Or, in the words of Responsible Research in Business, we need “responsible science, producing useful and credible knowledge that addresses problems important to business and society. We are, after all, a single globe and contrary to current thinking, what happens in the South does impact the North in significant ways (the opposite of which is already an accepted fact).

In theory, relevant research is already the case. In practice, most of the recent calls for research proposals and all the money that comes with it will be granted mainly to organisations based in the Global North. This is because they know how to write compelling proposals and they have resources to hire researchers who have the “right” credentials to bring the desired weight and legitimacy to the proposal.

In practice, and illustrating the point, journals now calling for COVID-19 -related papers and promising a speedy publication process, will publish mainly quantitative research results. Numerous surveys and two- to three-week online diary studies are now taking over the internet, and any researcher with half a day to spare has jotted down a “quick-and-dirty” design to make use of these opportunities because tenure tracks equal survival and promotion in academia.

It is time to give priority to international co-operation in research between the Global North and the Global South. Time to make room for more inductive and qualitative research to complement deductive and quantitative approaches.

The problem of data collection being skewed and biased (eg with respect to gender or the inclusion of the very poor and difficult to reach – especially in a pandemic where internet/telephone access is the condition for participation) has already been raised by international development organisations.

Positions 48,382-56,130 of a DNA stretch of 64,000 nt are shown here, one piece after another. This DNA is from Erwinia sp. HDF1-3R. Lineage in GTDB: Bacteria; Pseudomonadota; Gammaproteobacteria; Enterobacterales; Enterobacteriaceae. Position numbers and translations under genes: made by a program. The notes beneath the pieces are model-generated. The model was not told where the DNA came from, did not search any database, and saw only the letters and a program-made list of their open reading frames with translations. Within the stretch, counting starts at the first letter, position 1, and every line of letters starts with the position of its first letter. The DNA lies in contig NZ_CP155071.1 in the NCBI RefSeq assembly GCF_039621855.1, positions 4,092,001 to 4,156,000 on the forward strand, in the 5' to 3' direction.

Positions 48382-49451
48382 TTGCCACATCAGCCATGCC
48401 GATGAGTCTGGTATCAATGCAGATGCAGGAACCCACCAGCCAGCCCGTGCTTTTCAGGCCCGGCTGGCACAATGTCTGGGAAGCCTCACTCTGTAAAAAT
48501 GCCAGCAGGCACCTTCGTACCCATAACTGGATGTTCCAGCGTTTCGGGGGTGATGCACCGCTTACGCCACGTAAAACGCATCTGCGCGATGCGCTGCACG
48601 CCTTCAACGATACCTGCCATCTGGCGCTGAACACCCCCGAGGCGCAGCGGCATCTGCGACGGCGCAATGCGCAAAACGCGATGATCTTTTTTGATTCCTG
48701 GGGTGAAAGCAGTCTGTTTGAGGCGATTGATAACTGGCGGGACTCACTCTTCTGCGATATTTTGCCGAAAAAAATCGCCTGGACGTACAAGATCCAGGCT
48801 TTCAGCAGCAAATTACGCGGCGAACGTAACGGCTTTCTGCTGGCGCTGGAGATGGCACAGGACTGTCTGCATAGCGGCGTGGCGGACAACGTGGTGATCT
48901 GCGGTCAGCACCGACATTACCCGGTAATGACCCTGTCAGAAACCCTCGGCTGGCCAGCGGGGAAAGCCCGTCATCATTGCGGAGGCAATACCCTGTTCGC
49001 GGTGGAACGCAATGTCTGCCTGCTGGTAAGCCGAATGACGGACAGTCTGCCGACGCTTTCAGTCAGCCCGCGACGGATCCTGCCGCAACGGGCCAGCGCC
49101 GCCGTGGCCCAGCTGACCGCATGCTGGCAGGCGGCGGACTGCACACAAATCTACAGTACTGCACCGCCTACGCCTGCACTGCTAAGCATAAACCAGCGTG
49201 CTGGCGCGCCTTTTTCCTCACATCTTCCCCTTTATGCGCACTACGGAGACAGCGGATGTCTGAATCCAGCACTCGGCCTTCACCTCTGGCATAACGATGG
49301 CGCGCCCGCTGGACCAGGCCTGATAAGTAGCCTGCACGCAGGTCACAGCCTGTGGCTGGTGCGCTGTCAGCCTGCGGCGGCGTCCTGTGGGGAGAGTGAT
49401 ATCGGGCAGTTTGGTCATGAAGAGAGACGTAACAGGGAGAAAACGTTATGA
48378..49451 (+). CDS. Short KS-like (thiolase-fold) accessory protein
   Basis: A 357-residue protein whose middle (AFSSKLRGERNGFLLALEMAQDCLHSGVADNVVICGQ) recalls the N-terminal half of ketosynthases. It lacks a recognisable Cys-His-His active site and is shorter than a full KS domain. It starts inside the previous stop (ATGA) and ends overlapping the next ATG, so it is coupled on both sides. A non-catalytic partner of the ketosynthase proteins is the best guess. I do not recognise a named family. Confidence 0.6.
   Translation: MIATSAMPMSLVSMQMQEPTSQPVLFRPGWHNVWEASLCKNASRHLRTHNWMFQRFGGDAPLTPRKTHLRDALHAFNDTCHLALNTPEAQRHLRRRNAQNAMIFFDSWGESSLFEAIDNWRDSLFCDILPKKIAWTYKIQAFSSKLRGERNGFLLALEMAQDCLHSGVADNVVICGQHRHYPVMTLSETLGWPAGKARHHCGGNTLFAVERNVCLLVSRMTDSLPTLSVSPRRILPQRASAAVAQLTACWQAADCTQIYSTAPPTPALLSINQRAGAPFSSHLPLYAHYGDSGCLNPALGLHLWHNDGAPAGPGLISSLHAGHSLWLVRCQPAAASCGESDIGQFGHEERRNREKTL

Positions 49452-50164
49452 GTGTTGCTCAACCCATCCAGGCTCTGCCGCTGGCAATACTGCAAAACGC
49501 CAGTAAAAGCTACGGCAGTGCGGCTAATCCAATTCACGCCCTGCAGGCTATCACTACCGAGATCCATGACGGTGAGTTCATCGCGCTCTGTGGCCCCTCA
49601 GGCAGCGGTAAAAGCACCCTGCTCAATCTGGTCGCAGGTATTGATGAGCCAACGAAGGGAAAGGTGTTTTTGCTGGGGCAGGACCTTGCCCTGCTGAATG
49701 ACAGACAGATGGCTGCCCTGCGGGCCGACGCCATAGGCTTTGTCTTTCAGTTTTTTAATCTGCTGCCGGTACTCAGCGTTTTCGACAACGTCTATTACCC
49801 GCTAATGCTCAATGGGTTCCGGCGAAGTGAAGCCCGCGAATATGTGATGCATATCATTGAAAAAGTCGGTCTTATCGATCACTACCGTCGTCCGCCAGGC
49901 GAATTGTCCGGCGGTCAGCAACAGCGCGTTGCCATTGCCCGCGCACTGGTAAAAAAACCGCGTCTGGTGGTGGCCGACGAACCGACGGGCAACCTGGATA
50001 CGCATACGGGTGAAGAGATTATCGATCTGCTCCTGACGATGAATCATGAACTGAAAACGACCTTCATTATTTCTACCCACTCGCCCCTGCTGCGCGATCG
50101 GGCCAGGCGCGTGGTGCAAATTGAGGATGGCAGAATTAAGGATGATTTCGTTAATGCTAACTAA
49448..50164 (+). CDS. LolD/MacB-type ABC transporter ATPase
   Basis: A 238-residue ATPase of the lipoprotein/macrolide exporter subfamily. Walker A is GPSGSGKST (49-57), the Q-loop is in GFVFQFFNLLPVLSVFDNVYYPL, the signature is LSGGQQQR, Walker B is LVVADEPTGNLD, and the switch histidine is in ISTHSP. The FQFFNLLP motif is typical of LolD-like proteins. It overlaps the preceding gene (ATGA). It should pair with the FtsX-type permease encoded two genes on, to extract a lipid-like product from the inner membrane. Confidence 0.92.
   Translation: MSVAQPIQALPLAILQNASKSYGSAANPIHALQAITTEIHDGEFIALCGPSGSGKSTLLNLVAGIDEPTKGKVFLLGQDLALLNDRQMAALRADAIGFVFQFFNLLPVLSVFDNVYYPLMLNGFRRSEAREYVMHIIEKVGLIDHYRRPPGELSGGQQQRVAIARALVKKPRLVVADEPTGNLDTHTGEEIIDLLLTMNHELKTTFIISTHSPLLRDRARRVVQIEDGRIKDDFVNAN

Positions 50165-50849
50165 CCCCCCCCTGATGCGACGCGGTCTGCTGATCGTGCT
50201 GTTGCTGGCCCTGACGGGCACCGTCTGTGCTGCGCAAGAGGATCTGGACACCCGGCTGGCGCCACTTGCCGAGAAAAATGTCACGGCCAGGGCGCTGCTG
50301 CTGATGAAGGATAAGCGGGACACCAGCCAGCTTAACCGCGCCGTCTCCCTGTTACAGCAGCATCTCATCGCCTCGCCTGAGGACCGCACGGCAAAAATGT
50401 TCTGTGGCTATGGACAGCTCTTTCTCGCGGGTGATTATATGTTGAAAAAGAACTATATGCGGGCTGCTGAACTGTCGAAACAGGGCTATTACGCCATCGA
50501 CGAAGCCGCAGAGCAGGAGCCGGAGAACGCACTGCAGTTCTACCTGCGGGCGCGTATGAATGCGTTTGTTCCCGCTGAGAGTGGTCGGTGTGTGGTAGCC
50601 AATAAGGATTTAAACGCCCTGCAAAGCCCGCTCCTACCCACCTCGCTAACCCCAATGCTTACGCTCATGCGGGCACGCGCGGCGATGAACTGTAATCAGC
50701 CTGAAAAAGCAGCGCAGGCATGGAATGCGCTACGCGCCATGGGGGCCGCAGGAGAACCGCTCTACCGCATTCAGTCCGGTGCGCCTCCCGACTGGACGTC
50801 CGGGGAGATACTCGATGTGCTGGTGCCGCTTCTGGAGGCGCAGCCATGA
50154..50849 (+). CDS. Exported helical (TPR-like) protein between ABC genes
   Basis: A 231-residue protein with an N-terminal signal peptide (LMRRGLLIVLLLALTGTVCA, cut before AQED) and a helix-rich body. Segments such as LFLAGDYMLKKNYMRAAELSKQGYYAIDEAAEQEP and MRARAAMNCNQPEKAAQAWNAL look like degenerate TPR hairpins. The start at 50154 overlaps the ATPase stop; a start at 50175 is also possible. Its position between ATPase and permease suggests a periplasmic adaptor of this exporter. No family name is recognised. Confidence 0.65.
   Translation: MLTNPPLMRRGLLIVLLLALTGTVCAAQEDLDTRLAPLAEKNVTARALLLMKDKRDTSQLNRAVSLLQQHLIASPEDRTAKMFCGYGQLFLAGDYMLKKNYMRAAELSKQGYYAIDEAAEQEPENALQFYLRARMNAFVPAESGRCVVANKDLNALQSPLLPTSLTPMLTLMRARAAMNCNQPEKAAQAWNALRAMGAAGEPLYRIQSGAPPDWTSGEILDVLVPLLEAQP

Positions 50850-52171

Sadly, the research that we publish now will, in the near future, once again talk about the privileged and be used to inform policies that impact everybody, with a marked negative impact on those geographically and culturally far from the policy makers, as the findings are not based on the realities of their groupings and societies. This is particularly pertinent in business management, as businesses function at the intersection of local and global dynamics.

If ever there was a momentum to break this cycle of privilege reproduction and be more inclusive in our research, it is now.

It is time to give priority to international co-operation in research between the Global North and the Global South. Time to make room for more inductive and qualitative research to complement deductive and quantitative approaches.

But, more than ever, it is time to build bridges through co-operation between local communities and on-the-ground agents outside of academia and research groups.

Time to give voice to the voiceless and let them speak in their own way not just in the language of our theories and jargons.

Time to allow these voices to be heard and be genuinely considered in the policies to which they will be subjected.

Latest posts by Smaranda Boros (see all)
Latest posts by Yuliya Shymko (see all)
Latest posts by Anita Bosch (see all)

Leave a Comment